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It Was a Frightening World Long Before 1984

It Was a Frightening World Long Before 1984

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Published by Frank Gallagher
Orwell a transmitter like Confucius
Orwell a transmitter like Confucius

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Published by: Frank Gallagher on Jul 23, 2013
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07/06/2014

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In his essay
(1946), Orwell wrote about the importance of honestand clear language and said that
vague writing can be used as a powerful toolof political manipulation.
In
 Nineteen Eighty-Four 
he described how the state controlledthought by controlling language, making certain ideas literally unthinkable. The adjective
It was a frightening world long before 1984
Orwellian
refers to the
frightening world
of 
 Nineteen Eighty-Four 
,in which the state controls thought and misinformation is widespread. Several words and phrases from
 Nineteen Eighty-Four 
have entered popular language.  Newspeak is a simplified and obfuscatory language designed to make independent thought impossible.Doublethink means holding two contradictory beliefs simultaneously.
are those who suppress all dissenting opinion.
is homogenised, manufacturedsuperficial literature, film and music, used to control and indoctrinate the populace through docility.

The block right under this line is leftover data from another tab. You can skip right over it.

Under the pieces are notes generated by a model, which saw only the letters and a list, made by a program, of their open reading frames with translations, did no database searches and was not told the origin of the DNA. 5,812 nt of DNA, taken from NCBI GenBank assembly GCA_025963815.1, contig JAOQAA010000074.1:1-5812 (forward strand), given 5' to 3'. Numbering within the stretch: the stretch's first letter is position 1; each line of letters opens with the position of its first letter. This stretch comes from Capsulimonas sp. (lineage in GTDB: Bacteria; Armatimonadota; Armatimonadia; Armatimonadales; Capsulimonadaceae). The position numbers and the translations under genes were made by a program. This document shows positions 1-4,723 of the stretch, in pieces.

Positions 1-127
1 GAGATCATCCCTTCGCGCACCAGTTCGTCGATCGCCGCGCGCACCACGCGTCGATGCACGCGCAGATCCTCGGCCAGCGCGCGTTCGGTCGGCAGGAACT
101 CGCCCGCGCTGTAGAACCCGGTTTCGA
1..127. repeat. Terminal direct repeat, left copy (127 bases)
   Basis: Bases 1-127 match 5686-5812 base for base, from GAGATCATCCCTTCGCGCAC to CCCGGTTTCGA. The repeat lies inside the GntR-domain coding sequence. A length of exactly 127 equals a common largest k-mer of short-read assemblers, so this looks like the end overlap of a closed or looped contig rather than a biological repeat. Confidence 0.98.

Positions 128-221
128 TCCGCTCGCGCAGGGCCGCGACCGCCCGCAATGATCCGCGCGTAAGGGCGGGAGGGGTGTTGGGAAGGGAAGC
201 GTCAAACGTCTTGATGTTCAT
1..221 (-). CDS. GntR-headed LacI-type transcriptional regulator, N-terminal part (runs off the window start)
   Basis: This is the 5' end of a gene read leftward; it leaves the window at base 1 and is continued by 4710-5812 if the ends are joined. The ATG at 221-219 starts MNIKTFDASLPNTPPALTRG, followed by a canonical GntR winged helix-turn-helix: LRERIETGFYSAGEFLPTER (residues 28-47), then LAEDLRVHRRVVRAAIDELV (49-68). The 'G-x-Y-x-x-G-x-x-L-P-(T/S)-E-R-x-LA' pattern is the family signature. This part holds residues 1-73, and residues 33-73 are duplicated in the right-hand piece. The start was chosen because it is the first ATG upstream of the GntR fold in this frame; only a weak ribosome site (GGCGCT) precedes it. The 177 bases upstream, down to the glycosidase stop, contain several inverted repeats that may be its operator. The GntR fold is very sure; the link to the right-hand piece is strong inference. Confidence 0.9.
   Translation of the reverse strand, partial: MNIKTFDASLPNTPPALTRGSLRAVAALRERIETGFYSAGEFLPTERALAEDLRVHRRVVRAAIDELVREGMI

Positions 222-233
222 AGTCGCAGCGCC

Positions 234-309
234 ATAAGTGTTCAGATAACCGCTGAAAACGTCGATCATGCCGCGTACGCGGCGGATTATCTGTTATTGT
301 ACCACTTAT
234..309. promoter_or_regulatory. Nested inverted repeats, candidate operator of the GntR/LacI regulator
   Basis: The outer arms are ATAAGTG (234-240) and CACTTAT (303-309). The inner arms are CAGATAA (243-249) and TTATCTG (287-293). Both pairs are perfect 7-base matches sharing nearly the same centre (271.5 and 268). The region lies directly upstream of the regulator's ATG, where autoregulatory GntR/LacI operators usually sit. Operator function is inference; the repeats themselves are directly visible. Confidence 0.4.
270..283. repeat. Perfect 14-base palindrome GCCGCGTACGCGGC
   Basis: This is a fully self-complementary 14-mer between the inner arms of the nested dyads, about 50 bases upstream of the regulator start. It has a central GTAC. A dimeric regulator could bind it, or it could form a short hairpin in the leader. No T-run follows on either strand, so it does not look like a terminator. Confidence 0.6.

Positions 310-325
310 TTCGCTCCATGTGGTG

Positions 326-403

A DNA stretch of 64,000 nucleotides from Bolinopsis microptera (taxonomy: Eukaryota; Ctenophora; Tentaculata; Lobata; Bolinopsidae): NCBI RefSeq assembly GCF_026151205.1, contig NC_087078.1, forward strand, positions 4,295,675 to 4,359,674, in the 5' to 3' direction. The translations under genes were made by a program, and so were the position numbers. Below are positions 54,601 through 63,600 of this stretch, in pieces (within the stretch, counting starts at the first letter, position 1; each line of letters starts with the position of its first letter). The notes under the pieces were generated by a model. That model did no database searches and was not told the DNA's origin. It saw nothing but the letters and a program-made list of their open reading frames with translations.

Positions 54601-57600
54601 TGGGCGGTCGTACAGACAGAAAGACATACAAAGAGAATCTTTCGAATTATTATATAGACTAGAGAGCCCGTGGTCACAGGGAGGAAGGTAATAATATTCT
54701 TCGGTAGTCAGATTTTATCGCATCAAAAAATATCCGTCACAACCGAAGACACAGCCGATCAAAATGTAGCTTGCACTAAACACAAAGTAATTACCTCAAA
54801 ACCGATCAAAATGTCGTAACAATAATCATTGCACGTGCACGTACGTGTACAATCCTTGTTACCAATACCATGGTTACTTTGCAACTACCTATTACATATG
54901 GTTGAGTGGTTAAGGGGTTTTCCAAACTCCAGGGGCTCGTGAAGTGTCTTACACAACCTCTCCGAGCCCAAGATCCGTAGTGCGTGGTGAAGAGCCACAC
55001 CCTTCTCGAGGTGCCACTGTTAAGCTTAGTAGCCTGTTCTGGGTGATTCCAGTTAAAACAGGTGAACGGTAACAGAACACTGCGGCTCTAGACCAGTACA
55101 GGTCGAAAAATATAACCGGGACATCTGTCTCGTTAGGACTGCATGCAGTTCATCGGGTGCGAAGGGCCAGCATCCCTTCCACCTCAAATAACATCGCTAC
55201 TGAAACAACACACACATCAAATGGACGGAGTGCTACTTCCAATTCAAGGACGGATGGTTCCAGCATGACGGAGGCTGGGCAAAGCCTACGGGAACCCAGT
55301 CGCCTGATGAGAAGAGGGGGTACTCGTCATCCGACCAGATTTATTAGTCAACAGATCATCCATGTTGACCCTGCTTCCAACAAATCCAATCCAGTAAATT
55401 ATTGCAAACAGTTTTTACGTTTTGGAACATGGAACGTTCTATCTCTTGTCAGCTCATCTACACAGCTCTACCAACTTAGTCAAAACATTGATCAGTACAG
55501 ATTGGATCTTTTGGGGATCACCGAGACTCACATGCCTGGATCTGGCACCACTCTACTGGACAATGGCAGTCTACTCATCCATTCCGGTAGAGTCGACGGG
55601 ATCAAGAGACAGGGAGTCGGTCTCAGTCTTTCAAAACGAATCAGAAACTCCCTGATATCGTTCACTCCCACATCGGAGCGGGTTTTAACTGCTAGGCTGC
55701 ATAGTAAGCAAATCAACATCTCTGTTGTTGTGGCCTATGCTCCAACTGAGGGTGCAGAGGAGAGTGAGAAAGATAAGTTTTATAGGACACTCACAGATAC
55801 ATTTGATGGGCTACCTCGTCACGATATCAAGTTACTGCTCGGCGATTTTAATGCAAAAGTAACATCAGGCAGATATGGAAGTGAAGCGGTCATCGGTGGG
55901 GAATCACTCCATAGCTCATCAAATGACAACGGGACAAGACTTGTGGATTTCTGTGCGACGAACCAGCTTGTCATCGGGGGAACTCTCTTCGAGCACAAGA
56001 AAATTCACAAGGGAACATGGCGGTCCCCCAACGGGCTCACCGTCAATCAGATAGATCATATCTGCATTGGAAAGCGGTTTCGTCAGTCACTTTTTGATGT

is a supreme dictator who watches everyone.From Orwell's novel
 Animal Farm
comes the sentence,
"All animals are equal, but some animals are more equal thanothers"
,describing
theoretical equality
in a grossly unequal society.Orwell may have been the first to use the term
, in his essay, "You and the Atom Bomb", published in
Tribune
, 19 October 1945. He wrote: "We may be heading not for general breakdown butfor an epoch as horribly stable as the slave empires of antiquity.James Burnham's theory has been much discussed, but few people have yet considered its ideological implications;— this is, the kind of world-view, the kind of beliefs, and the social structure that would probably prevail in a State whichwas at once unconquerable and in a permanent state of 'cold war' with its neighbours."
 
Eric Arthur Blair
(25 June 1903 – 21 January 1950),
  better known by his pen name 
GeorgeOrwell
, was an English author and journalist.His work is marked by keen intelligence and wit, a profound awareness of social injustice,an intense opposition to totalitarianism, a passion for clarity in language, and
a belief in
Considered perhaps the twentieth century's best chronicler of English culture,
Orwell wrote fiction, polemicaljournalism,literary criticismand poetry. He is best known for the dystopian novel